The evaluation criteria you use will depend on the policy area and the nature of the objectives. The most important criteria are those which are directly related to the objectives – in simple terms, the options should achieve the objectives, and do so with a minimum of undesirable side effects (such as compliance costs or administrative burdens).
In relation to the objectives, the most general criteria for evaluating the policy options are:
- effectiveness – the extent to which options achieve the objectives of the proposal
- efficiency – the extent to which objectives can be achieved for a given level of resources/at least cost (cost-effectiveness)
- coherence – the extent to which options are coherent with the overarching objectives of EU policy, and the extent to which they are likely to limit trade-offs across the economic, social, and environmental domain.
The IA process will in some cases lead to the conclusion that one option best achieves the objectives for the initiative in terms of effectiveness, efficiency and coherence. In other cases it may not be possible or desirable to provide such clear-cut conclusions; the IA should then serve to highlight the major trade-offs and basic choices involved, and how they have been valued.
While identifying a preferred option is not a strict requirement, you should nevertheless always rank the options on the basis of the evaluation criteria which have been used. This should allow decision-makers to examine the trade-offs between affected groups and/or between the impacts on the social, economic and environmental dimensions. It also allows the design of any proposal to be improved to help minimise trade-offs, to identify accompanying measures to mitigate any negative effects, and to maximise the opportunities for a ‘win-win’ outcome.
To rank the options, you should analyse:
- the performance of the different policy options in achieving the defined policy objective and present the results in form of a clear comparison table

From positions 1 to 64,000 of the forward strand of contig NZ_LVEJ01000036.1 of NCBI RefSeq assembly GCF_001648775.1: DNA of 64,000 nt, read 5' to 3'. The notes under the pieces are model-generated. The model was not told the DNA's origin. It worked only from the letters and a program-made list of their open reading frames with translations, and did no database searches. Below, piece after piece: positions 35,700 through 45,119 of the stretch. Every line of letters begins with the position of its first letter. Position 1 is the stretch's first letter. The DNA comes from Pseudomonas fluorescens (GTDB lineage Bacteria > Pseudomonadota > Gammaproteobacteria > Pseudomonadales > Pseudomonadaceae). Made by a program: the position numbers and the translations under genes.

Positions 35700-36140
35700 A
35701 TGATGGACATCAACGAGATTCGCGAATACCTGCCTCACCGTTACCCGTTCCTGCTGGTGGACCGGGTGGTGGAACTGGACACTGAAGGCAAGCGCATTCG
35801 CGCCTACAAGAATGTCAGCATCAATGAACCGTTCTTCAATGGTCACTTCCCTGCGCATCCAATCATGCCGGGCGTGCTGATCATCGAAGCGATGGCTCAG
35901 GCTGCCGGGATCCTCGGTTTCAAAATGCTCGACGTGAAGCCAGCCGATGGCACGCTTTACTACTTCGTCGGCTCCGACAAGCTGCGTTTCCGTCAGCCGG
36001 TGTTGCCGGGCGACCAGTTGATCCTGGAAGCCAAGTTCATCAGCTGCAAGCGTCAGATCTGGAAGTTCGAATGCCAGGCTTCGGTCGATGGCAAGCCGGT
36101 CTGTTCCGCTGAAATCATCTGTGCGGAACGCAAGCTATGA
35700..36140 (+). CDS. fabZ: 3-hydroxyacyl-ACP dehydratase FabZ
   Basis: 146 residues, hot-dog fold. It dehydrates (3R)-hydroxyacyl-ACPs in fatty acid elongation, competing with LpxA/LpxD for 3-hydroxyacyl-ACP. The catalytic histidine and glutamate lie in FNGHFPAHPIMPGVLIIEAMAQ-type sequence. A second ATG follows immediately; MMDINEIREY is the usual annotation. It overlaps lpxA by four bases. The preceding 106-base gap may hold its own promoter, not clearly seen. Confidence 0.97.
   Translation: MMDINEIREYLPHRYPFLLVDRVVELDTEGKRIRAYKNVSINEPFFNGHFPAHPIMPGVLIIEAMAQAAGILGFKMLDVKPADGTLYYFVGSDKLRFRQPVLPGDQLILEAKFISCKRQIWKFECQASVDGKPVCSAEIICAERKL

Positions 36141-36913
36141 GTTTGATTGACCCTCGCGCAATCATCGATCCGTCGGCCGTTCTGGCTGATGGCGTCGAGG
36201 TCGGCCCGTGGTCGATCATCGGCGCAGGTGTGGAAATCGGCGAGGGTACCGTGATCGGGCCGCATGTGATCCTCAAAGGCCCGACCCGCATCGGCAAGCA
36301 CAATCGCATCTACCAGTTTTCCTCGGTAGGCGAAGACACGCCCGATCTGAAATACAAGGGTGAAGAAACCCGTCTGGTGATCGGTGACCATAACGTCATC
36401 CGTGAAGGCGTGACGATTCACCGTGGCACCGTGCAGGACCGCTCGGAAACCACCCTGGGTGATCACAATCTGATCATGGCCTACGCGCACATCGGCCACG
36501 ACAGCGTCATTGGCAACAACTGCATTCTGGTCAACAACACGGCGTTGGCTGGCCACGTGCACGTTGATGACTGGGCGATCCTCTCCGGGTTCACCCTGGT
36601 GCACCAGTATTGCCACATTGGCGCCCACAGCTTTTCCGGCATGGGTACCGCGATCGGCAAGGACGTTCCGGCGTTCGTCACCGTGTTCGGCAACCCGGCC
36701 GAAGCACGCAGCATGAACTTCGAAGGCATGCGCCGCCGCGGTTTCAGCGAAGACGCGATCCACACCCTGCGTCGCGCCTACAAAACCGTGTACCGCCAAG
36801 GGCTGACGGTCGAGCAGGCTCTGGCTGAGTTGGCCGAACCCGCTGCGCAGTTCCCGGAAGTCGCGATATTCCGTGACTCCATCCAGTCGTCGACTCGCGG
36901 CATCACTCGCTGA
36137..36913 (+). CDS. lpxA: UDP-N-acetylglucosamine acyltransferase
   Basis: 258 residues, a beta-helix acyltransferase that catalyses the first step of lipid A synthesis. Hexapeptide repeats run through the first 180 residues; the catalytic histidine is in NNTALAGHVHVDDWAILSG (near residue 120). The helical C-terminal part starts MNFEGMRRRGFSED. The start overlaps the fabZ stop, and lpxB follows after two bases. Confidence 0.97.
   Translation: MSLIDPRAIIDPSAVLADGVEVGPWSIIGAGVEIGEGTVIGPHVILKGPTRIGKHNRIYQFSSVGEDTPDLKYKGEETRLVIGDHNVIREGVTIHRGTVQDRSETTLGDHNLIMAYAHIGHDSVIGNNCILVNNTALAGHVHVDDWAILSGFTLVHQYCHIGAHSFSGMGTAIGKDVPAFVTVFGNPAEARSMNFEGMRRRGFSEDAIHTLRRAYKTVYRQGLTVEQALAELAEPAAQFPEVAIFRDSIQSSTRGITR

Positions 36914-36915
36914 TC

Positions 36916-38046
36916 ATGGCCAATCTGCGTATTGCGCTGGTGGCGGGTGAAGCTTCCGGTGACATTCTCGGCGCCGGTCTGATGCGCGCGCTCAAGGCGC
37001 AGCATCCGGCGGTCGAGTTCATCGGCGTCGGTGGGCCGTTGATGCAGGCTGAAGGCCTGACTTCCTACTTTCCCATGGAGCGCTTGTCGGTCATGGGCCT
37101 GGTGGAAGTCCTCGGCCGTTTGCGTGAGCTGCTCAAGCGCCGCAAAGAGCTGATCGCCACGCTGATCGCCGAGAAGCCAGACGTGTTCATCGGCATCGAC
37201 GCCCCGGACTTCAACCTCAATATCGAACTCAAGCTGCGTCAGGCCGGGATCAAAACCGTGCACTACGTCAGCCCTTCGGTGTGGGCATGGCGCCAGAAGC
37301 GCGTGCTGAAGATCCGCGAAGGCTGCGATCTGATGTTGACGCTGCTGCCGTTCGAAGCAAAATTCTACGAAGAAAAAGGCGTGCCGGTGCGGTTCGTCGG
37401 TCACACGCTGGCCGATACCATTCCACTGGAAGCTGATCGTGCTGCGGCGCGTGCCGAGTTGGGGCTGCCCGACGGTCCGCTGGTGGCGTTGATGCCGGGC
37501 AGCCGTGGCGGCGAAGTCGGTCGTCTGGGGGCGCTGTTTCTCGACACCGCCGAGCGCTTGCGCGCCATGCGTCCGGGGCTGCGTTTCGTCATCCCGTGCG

- the balance of positive and negative impacts associated with the preferred option and possible alternatives
The first step will be to focus on the performance of the option, in terms of its effectiveness, efficiency and coherence with the defined policy objectives. You should start by ranking the option on the basis of the effectiveness criteria and so identify the option that scores best on effectiveness i.e. meets the defined objectives best. In the second step you should consider the efficiency of the various options, and look at the costs that are associated with implementation of the policy options. In many cases this may show trade-offs that are relevant for the political choices. For instance, you may find that the most effective option also implies higher costs or that a less effective option generates many positive side effects. How you weigh these efficiency aspects against the effectiveness aspects will determine the overall ranking of the options. To ensure full transparency of the process, you should report clearly on how the estimated impacts lead to the various scores, and also on the weights which you have used. In some cases you may consider reformulating your objectives or your options, or to develop sub-options/variants to identify the major trade-offs.
In the next step of the selection process, you should list the expected positive and negative impacts of the policy options, including unintended side-effects. This presentation should be made in quantitative terms for all variables for which this is feasible, expressed in deviations from the baseline scenario. It is often useful to illustrate this in a table or a graph. You may want to mention that there are non-quantified impacts to provide a complete picture.
The most effective and efficient policy option will usually also produce the highest net benefits, and any option that convincingly passes this dual test will be credible. However, you may need to discuss how the non-quantified items would affect the net benefit estimate which you have produced. If the differences in net benefits are not significant, or cannot be sufficiently quantified or supported by evidence, you may need to reconsider the design of the options. Proposed options that cannot be convincingly shown to produce net benefits should normally be discarded.